Birds of Southern South America and Antarctica, originally published by Collins but reissued in 1998 as a Princeton Illustrated Checklist, is an English adaptation of de la Peña’s classic Guia de las Aves Argentinas, a multi-volume manual treating the birds of Argentina. Inexpensive, it is helpful in southern Brazil.
A Birdwatching Guide to Southeast Brazil, by Juha Honkala and Seppo Niiranen (2010, mongabay.com, available in the US at Buteo Books) is a great little book packed with information on birds and birding spots in eastern Brazil. There are many high-quality photos not published elsewhere (they even got most of their flycatcher identifications right!) and most species accounts and maps are also quite helpful.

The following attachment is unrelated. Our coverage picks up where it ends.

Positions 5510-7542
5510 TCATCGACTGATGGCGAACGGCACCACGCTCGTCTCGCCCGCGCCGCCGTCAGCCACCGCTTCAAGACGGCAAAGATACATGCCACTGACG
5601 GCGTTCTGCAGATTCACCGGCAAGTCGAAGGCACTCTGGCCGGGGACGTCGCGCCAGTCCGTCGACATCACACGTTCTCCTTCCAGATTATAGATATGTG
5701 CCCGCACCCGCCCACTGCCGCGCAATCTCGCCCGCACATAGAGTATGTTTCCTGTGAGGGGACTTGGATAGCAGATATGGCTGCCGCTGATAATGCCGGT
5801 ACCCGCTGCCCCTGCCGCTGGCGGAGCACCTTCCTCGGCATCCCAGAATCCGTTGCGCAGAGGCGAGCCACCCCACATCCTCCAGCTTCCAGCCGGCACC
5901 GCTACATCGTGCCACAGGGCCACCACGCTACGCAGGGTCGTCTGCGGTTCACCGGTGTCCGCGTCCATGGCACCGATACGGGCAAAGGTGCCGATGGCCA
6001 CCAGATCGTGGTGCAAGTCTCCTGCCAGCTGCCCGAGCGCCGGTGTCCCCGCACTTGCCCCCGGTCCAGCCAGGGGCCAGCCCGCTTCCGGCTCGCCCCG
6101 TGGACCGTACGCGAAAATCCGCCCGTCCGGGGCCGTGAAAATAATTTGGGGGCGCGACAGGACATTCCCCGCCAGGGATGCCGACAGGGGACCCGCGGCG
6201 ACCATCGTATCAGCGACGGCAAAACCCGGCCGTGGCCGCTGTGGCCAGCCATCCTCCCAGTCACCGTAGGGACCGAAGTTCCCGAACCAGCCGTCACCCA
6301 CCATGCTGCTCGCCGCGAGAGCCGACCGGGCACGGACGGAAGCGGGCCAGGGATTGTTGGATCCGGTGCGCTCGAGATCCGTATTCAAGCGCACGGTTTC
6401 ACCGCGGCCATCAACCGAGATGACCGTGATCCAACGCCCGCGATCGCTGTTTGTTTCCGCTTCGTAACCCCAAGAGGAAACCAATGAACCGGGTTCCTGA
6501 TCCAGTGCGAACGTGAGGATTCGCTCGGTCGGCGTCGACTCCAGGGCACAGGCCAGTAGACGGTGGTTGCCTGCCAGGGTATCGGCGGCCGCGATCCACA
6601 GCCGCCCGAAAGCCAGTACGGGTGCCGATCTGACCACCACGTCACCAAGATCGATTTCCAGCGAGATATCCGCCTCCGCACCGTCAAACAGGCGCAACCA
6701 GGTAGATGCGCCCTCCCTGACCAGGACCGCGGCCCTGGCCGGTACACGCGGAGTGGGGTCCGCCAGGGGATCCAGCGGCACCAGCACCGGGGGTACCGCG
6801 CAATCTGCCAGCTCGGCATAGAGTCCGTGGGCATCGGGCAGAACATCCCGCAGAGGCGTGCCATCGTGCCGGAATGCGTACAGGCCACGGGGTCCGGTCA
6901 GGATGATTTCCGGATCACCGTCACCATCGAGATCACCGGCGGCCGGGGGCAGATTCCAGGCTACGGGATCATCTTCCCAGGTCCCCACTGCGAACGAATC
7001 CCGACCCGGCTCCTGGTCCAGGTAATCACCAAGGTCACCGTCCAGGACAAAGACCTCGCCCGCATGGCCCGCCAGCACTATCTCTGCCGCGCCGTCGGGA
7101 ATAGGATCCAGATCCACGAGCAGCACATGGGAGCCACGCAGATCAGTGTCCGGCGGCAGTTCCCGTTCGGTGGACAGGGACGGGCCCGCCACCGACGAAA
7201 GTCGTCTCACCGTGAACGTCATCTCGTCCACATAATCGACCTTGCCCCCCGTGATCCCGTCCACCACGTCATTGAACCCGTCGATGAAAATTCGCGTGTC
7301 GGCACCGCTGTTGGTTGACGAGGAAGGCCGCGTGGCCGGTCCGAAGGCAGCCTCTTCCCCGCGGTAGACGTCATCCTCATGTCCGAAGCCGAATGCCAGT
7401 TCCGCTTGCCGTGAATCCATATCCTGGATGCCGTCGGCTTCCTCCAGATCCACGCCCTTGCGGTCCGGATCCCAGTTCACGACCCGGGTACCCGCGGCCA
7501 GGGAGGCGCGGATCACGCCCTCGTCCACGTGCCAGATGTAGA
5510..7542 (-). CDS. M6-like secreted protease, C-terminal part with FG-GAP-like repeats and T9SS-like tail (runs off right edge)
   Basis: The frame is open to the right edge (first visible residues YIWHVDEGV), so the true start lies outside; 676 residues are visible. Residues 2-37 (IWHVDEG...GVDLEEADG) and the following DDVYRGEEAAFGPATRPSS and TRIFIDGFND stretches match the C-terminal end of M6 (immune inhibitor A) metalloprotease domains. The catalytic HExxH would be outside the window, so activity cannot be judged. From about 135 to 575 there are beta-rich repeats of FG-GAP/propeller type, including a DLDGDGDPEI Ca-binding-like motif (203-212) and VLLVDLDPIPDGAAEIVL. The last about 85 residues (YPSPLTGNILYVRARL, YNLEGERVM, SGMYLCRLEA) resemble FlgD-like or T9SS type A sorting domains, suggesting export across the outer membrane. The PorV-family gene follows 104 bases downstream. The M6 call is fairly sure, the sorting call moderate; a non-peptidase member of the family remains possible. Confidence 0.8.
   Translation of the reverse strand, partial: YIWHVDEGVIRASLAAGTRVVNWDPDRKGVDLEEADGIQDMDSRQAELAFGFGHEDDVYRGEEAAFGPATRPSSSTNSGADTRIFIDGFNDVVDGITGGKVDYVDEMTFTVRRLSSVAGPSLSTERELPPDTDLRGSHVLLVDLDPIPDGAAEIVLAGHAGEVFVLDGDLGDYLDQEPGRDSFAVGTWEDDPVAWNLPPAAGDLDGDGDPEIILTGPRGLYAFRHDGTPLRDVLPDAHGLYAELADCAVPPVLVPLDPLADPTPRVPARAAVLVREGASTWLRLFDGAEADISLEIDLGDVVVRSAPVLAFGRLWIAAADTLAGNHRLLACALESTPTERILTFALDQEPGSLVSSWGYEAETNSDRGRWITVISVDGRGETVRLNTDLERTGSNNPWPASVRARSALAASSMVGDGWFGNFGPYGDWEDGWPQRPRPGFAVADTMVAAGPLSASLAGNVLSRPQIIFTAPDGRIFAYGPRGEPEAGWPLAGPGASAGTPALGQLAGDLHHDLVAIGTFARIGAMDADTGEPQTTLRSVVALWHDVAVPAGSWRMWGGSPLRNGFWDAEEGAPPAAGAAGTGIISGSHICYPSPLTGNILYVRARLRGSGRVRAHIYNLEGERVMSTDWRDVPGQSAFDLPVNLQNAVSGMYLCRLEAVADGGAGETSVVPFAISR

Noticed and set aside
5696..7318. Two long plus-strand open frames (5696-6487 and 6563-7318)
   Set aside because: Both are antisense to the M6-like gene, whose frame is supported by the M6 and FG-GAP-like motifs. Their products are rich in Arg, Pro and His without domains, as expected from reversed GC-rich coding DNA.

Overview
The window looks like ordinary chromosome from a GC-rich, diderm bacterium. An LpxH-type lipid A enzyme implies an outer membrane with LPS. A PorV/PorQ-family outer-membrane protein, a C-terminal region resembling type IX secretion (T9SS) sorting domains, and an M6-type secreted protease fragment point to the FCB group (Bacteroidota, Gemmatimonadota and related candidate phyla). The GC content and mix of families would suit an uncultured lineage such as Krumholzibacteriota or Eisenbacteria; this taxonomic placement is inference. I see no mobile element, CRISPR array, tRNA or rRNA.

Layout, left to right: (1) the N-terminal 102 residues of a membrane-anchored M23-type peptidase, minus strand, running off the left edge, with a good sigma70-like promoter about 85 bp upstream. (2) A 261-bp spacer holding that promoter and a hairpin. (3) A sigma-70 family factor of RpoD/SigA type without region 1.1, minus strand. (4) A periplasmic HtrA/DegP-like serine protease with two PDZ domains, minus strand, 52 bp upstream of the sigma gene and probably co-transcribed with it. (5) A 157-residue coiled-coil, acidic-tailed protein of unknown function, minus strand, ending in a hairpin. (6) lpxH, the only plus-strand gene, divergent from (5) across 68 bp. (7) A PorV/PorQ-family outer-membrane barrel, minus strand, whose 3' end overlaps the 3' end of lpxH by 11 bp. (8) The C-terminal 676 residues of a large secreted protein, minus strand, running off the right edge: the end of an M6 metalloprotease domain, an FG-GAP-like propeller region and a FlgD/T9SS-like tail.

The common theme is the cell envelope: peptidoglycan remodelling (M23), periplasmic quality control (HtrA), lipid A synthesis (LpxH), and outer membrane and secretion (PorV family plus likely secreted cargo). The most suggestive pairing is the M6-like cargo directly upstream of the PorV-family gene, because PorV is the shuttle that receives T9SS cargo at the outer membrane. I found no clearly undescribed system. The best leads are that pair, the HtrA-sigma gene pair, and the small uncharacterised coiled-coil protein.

Finally, the website www.wikiaves.com.br is a fantastic source of imagery and, to a lesser extent, sounds, of Brazilian birds and is highly recommended for pre-tour study and post-tour consolidation of birds sought and seen. Each species account also features a map showing points for all photos and sounds, which is helpful for an overview of the species’ ranges and for determining if a particular species has been registered at a specific site.